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Families First Coronavirus Response Act and Small Business

Apr 14, 2020 10:17:39 AM Cheryl Coyle Small Business

Families First Coronavirus Response Act There are a lot of moving parts to the Families First Coronavirus Response Act (“FFCRA”), which took effect on April 1, 2020 and runs through December 31, 2020. Below are some key points and guidance for you and your small business.

The FFCRA does several things. Three items we feel are very important are:

  1. Expansion of the Family and Medical Leave Act (until December 31, 2020) to cover leave and loss of income when an employee needs to care for children (ages 17 and under) due to school closures as a result of COVID-19.
  2. Allows for two weeks of paid sick leave for childcare and other leave related to the coronavirus.
  3. Provides tax credits related to the paid leave mandated by the Act.

The Families First Coronavirus Response Act covers all private employers with fewer than 500 employees (with potential exemptions for small businesses with less than 25 employees).

Two Categories of Leave

  1. Paid Sick Leave – Employees are eligible for up to two weeks, or 10 days, of paid sick leave, subject to an 80-hour cap for full-time employees.
  2. Expanded Family and Medical Leave – After taking two weeks paid sick leave, employees who have been employed for at least 30 days may be eligible for up to an additional 10 weeks of partially paid expanded family and medical leave.

Small Business Exemptions

Businesses with fewer than 50 employees may qualify for exemption from the requirement (to provide leave due to school closings or unavailability of childcare) if the leave requirements would jeopardize the viability of the business as a going concern.

We expect The U.S. Department of Labor will issue additional details on the small business exemption soon. At this time, we advise small business owners wishing to seek the exemption to document why their business meets such criteria.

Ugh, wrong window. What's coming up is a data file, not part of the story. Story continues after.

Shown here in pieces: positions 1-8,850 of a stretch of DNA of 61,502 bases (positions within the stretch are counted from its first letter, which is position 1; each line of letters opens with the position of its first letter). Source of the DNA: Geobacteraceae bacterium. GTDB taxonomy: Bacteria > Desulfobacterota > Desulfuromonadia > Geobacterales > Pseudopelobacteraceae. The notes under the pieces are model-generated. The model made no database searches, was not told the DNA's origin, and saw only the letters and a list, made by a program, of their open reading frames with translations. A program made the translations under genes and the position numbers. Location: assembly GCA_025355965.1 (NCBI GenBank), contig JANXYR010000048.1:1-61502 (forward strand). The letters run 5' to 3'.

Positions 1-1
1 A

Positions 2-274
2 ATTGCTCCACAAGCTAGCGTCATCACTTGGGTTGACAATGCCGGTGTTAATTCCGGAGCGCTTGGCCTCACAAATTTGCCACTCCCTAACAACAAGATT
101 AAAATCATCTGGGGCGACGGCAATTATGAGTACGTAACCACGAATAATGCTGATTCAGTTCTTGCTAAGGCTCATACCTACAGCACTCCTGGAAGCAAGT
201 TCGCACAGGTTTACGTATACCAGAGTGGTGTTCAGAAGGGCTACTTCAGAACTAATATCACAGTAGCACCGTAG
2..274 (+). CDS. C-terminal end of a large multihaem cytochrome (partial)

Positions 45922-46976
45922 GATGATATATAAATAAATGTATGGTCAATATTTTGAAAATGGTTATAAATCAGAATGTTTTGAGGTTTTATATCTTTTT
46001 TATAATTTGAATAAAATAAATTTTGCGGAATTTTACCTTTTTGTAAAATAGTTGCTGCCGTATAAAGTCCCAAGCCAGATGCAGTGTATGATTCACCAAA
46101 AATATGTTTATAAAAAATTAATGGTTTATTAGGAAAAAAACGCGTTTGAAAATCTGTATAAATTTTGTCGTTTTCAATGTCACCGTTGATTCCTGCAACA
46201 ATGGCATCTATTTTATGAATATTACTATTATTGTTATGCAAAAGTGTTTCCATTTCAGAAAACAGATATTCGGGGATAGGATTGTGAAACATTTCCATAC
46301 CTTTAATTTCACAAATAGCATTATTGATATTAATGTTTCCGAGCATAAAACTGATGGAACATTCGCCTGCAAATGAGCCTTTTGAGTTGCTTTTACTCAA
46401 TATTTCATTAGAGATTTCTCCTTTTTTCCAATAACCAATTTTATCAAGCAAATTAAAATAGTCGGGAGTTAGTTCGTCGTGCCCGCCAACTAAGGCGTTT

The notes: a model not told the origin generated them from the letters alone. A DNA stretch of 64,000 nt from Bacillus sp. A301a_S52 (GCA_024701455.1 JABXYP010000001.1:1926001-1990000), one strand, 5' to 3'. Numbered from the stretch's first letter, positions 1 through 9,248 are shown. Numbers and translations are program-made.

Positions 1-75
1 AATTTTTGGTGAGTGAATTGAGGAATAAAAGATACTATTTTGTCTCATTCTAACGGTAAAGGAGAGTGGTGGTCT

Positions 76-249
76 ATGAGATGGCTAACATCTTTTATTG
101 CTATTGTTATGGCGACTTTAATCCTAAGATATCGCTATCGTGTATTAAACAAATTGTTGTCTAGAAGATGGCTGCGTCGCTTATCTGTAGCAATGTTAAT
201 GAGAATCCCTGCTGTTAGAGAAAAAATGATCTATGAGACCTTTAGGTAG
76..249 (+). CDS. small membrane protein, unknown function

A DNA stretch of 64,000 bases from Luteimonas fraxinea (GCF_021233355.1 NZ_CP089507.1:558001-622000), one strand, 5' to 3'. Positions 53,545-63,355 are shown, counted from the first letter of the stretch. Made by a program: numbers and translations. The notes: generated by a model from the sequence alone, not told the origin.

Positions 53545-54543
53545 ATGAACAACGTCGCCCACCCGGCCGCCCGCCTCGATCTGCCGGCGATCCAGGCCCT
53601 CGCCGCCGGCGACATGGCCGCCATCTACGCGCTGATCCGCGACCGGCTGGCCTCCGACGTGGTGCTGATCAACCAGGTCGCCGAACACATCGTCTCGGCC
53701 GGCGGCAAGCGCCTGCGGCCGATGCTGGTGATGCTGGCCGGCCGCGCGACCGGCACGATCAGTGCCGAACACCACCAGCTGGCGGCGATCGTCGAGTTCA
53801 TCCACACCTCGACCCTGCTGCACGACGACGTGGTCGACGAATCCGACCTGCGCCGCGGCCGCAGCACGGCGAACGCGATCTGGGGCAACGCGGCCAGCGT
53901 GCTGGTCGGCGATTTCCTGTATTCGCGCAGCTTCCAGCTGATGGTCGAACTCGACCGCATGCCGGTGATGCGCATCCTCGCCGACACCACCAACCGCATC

Paid Sick Leave Eligibility

All employees of private employers with 500 employees or less, regardless of how long they’ve been employed, are eligible for up to 10 days of emergency paid sick leave. Employees will be eligible if they are unable to work (or telework) due to:

  1. A quarantine or isolation order related to COVID-19.
  2. The employee has been advised by a health care provider to self-quarantine due to concerns related to COVID-19.
  3. The employee is experiencing symptoms of COVID-19 and seeking a medical diagnosis.
  4. The employee is caring for an individual who is subject to quarantine or has been advised by a health care provider to self-quarantine related to COVID-19;
  5. The employee is caring for a child (age 17 or younger) whose school or place of care has been closed, or the childcare provider of such son or daughter is unavailable, due to COVID-19 precautions.

Please note that if a business decides to close or cancel work shifts for business reasons (i.e., lack of work), neither emergency paid sick leave nor expanded family leave will apply as they are available only to employees who are not working due to the specified reasons listed above.  

Employee Earning Rates:

Type of Leave

Required Compensation

Employee Emergency Sick Leave


Full-Time Employee

100% of pay, up to $511 per day or $5,110 for two weeks

Part-Time Employee

Average hours worked of two-week period

Sick Leave to Care for Others


Full-Time Employee

Two-thirds (or 66.67%) of pay, up to $200 per day or $2,000 for two weeks

Part-Time Employee

Average hours worked of two-week period

Expanded Family Leave


Full-Time Employee

Unpaid for first 10 days (unless Employee uses PTO or Emergency Sick Leave).

On the 11th and onward, pay is 66.67% up to $200 per day for up to 12 weeks.  

Overlapping Leave Laws and Employer PTO

The FFCRA prohibits employers from requiring an employee to exhaust accrued paid time off (PTO) or state/local paid sick leave. Employees are entitled to utilize federal emergency paid sick leave before using state or local paid sick leave or accrued employer-offered PTO.

The Good News - Employer Reimbursement for Leave

Employers will receive 100% reimbursement for wages, health insurance costs, and payroll tax liability associated with the Act. Reimbursements will be an immediate, dollar-for-dollar tax offset against payroll taxes.

Contact us at to find out how we can help you navigate this challenging time.

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Cheryl Coyle

Written by Cheryl Coyle